celebration of songs arising from the deep roots of black music in American
society. Two months later countertenor Derek Lee Ragin amazed his audience
with a demonstration of his unusual gift, a male alto voice of the greatest
clarity and purity, in songs from the baroque to Barber. Ragin capped
his recital with a round of spirituals.
All-Stars - February 11, 1995
The sold-out A Cappella All-Stars- Brock and the Rockets, the
Metronomes, Reverb, and Barry Hemphill's Arlington Metropolitan Chorus
Ensemble - opened Washington, Front & Center!, an ongoing series presenting
the best of Washington-area artists and companies.
- March 22, 1995
WPAS presented the versatile jazz and classical trumpet virtuoso,
performing with his quartet including jazz stars Ali Jackson (drums),
Eric Reed (piano), and Reuben R. Rogers (bass).
A Summer Music Festival - June 23 - 25, 1995
Christopher Hogwood, artistic director
For the third consecutive season, Christopher Hogwood has led the National
Symphony Orchestra in this three-day series of lectures, concerts, and
demonstrations which each year has explored a different aspect of Mozart's
life and music.
Opera - November 13 - 27, 1994; March 18 - April 9, 1995
A stunning new Carmen starring Denyce Graves concluded the season. Repertory
also included a new production of Faust, the cherished Jean-Pierre Ponnelle
production of Le Nozze di Figaro, and the first American staging in more
than 80 years of Tiefland.
Opera - December 31, 1994 - February 19, 1995
The Bartered Bride was a Washington premiere; Brenda
Harris sang her first Semele, and Vanessa, winner of a Pulitzer Prize,
returned to the repertory in a provocative new production during the company's
Eisenhower Theater season.
Ballet - October 11 - 16, 1994
The centerpiece of the Kennedy Center Festival Australia, this world-renowned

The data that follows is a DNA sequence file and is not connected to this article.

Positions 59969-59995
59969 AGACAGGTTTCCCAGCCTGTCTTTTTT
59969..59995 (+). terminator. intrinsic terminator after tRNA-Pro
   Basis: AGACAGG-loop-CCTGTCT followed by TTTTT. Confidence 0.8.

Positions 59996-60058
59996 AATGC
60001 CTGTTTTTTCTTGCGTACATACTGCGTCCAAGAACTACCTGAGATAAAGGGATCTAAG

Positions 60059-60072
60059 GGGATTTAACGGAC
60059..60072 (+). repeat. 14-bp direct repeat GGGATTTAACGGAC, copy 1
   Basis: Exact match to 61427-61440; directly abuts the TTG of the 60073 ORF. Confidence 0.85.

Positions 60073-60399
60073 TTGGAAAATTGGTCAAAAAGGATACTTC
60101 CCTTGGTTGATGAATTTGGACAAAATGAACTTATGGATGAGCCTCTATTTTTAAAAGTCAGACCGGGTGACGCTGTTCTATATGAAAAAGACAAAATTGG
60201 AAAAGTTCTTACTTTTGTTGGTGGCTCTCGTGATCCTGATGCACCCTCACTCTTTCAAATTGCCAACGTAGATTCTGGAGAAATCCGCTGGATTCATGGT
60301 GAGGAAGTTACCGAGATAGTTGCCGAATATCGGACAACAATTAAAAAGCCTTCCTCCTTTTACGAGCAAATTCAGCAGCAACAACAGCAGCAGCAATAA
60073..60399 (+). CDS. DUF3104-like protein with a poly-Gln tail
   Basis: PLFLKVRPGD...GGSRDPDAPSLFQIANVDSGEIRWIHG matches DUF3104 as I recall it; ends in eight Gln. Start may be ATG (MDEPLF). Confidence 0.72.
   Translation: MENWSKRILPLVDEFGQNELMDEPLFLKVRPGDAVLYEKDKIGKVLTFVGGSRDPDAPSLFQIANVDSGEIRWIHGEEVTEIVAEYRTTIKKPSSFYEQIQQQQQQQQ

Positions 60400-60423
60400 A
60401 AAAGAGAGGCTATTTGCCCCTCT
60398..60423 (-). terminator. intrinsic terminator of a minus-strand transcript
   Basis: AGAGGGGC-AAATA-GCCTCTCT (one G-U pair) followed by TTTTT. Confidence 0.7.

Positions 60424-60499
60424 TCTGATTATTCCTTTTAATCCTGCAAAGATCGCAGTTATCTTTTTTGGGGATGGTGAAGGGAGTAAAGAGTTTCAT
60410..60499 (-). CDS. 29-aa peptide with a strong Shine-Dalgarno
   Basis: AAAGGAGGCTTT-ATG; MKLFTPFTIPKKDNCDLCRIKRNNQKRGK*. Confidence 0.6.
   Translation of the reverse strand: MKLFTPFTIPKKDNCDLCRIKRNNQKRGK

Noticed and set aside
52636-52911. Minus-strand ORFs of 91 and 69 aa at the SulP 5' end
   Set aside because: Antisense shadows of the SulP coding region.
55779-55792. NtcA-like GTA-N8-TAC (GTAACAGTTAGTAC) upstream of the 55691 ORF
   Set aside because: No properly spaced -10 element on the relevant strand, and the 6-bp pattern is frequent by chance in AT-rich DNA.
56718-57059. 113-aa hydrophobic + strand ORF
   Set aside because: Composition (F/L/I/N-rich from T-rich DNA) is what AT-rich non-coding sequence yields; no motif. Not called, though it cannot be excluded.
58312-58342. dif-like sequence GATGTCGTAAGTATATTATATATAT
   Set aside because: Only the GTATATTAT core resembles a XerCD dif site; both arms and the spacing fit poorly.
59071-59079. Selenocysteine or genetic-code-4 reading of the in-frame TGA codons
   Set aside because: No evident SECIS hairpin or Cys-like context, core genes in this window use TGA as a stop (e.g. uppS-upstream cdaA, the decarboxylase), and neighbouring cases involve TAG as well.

company performed Don Quixote plus a mixed bill featuring recent works by
young Australian choreographers.
Ballet - October 18 - 23, 1994
The Pennsylvania Ballet gave the world premiere of the sixth ballet created
through the Kennedy Center Ballet Commissioning Project - David Parsons's
Mood Swing - and Swan Lake.
Productions - January 10 - 11, 1995
The opening of this season's Dance America series presented
by WPAS and the Kennedy Center, this energetic, youthful company from
New York employs street dancing to enliven their modern choreography.
Ballet Theatre - February 28 - March 5, 1995
Playing to a nearly sold-out crowd, American Ballet Theatre performed
Manon as well as the world premiere of Twyla Tharp's How Near Heaven.
de Marseille Roland Petit - March 7 - 12, 1995
Luigi Bonino starred as Charlie Chaplin in Petit's Chaplin
Recital with Dance - March 8, 1995
The world-renowned violinist, with pianist Staffan Scheja, performed
a program of music by Stravinsky and Ravel, capping the concert with Stravinsky's
Duo concertante featuring two principal dancers of the New York
City Ballet - Darci Kistler and Nikolaj Hübbe.
Ballet - April 25 - 30, 1995
The highlight of the Kennedy Center's Salute to Florida (honoring the
state's sesquicentennial), this young company's Washington, D.C., debut
featured the world premiere of the seventh Kennedy Center commissioned
ballet - Lynne Taylor-Corbett's Mystery of the Dancing Princesses -
as well as a full-length Jewels.
Center Festival Australia: - October 1994
Chamber Made Opera:
Medea - October 11 - 12
Melbourne's Chamber Made Opera brought its critically acclaimed, modern
production of the age-old, tragic story of a woman scorned and her family.
Oz - October 12 - 16, 1994
The Kennedy Center Festival Australia presented Australia's
fabulous and funny avant-garde circus troupe.
with Zoe Caldwell - October 13
The veteran actress Zoe Caldwell spent an evening regaling the audience
with stories from her long and distinguished stage career.
Dance Company - October 14
Tjapukai, from Queensland, gave a program of authentic Aboriginal music
Harvey - October 15
Pianist Michael Harvey, co-winner of the 1993 Ivo Pogorelich International
Solo Piano Competition, brought a program of works by contemporary Australian
Films (AFI Theater) - October 10 - 16
Urban Australian films were shown in the AFI Theater
Australian Authors (Library & Theater Lab) - October 10 - 16
For the first time the Center presented readings by prominent authors:
Thomas Keneally, Robert Hughes, Jill Ker Conway, Frank Moorhouse, Glenda
Adams, Kate Grenville, Peter Carey, and David Malouf.
Kennedy Center Honors Gala - December 4, 1994
Honoring Kirk Douglas, Aretha Franklin, Morton Gould, Harold Prince, and